Posted By RichC on November 15, 2007
An analysis article written my Timothy Gardner and published in Reuters summarizes the challenges of running a biodiesel business. Although fuel prices have risen significantly and demand for alternative have tripled sales of biodiesel to 250 million gallons last year, the oil feed crops have risen as well. Soyoil, the primary oil feed crop in the U.S., have risen to a 33 year high this past year as plants continue to come online processing the oil into fuel. The spike in feedstock has pinched margins for processors and is taking a toll on profits.
According to the article, the amount of U.S. produced soyoil being used for biodiesel “should be 20% this year, which is up 6%'” The concern is that even with record crude oil prices that some biodiesel producers are still facing negative margins.
“We’ve produced capacity well beyond the ability of the market to absorb it today,” Lapp told the Soya and Oilfeed Summit 2007 this week.
And any increase in soybean production may not help much because demand for soyoil for food keeps growing as the global population rises, experts said.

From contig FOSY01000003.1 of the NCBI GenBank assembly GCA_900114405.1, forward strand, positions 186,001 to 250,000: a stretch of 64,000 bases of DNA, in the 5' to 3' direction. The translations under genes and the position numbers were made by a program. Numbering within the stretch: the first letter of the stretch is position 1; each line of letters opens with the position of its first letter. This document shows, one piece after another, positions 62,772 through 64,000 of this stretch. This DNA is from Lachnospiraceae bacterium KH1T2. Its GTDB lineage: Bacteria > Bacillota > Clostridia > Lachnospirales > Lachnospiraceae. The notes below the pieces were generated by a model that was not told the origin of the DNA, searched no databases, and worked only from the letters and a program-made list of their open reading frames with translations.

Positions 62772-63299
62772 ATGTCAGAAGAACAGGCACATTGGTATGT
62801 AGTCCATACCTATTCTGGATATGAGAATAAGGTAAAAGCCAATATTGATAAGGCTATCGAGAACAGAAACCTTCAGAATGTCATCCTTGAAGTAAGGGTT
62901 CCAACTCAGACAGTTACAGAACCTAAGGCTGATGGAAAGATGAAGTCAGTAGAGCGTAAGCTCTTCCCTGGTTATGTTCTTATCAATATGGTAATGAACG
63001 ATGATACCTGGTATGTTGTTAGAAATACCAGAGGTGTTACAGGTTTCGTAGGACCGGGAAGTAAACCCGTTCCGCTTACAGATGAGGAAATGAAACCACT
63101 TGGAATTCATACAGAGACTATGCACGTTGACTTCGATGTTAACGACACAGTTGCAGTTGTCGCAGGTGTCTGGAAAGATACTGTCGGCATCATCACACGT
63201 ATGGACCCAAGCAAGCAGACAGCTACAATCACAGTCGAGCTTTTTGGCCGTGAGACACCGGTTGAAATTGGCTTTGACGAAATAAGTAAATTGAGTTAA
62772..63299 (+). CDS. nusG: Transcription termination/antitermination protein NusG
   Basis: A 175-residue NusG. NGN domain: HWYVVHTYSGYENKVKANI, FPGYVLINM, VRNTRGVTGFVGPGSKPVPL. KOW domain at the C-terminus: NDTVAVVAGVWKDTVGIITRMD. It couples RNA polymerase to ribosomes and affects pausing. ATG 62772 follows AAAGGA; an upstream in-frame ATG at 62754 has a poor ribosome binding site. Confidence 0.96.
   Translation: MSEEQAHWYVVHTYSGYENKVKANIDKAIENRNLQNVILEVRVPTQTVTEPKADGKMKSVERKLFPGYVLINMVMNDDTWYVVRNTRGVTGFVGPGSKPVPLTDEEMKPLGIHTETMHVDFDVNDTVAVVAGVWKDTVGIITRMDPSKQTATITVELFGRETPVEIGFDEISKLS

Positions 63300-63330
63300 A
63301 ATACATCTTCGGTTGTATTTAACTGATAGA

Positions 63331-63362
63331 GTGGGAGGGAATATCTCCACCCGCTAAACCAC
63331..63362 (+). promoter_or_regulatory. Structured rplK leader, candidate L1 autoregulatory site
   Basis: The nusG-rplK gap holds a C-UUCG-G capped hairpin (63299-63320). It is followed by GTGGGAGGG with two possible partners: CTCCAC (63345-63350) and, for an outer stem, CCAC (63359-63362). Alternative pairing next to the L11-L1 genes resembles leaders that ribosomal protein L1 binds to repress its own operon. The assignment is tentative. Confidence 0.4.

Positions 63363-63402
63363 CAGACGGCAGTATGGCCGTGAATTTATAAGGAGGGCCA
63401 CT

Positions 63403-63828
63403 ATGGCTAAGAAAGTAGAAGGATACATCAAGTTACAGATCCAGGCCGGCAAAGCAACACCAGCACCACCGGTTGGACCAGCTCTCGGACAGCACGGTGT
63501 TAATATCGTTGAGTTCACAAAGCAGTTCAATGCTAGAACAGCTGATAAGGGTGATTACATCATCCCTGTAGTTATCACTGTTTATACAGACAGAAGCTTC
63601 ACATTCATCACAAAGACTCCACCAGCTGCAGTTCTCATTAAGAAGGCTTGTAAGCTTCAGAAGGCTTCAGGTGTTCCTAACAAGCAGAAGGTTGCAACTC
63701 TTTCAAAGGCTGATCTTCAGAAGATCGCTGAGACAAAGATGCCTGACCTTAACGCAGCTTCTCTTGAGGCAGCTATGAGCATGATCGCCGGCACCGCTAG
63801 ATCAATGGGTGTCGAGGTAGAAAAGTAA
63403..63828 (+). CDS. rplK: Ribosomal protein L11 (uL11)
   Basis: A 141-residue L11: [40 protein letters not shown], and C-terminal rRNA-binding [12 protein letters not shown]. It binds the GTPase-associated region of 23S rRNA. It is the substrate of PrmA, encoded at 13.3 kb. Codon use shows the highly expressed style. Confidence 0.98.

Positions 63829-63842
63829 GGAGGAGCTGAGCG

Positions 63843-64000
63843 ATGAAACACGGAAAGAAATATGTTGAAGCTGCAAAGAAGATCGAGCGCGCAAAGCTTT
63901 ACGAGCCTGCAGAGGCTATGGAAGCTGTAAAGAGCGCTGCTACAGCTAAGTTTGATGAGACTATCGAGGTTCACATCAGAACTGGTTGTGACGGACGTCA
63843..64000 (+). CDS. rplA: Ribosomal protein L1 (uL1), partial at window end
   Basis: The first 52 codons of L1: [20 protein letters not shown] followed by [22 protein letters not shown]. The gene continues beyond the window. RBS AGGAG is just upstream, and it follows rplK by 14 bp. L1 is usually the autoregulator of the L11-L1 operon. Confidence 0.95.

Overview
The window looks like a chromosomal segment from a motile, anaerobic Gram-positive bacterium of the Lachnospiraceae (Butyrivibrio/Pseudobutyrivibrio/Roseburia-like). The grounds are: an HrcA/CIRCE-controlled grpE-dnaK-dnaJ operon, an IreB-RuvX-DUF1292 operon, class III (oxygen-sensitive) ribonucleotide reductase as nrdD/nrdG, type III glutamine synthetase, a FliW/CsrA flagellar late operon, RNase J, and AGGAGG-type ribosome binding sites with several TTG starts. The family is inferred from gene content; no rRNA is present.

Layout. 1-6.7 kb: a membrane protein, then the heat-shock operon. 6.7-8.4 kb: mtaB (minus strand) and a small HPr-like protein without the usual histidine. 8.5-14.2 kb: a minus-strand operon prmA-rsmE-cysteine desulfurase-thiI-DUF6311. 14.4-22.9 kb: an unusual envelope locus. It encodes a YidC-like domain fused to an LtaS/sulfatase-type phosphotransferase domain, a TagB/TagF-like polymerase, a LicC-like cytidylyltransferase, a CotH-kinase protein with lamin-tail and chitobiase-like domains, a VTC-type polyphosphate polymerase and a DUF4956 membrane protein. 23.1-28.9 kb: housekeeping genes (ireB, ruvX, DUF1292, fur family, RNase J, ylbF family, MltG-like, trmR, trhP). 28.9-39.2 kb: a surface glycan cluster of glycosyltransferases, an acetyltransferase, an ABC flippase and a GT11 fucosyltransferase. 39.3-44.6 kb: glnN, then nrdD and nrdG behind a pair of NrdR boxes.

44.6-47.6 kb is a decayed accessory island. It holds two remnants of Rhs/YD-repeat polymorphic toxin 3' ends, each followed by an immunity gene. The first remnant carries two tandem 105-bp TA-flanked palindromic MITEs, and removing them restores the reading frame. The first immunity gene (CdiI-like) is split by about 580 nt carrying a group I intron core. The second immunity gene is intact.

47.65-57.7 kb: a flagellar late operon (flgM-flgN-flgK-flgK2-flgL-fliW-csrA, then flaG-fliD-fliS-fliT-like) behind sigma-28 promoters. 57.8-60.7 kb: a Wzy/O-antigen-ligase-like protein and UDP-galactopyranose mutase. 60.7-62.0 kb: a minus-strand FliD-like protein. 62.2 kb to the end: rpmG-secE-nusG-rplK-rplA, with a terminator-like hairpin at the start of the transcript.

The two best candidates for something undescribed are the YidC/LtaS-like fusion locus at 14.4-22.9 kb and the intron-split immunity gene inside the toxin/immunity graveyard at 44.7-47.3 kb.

Even record oil prices above $90 a barrel are unlikely to boost demand for soy biodiesel as a substitute for diesel made from crude, because the food industry will always outbid the energy industry for soyoil, Lapp said.
“The food industry is always going to be willing to do what it takes to produce that food,” he said.
To end on a positive note, the alternative and biodiesel industry is even more serious about looking into new feedstocks — ones that are not a food-based oilstock. About the only problem is that North American based oil crops are grown on traditional farms, ones that are currently growing soybeans or canola. Perhaps this new demand for ‘grown oil’ will simulated the Algae to Oil research and development?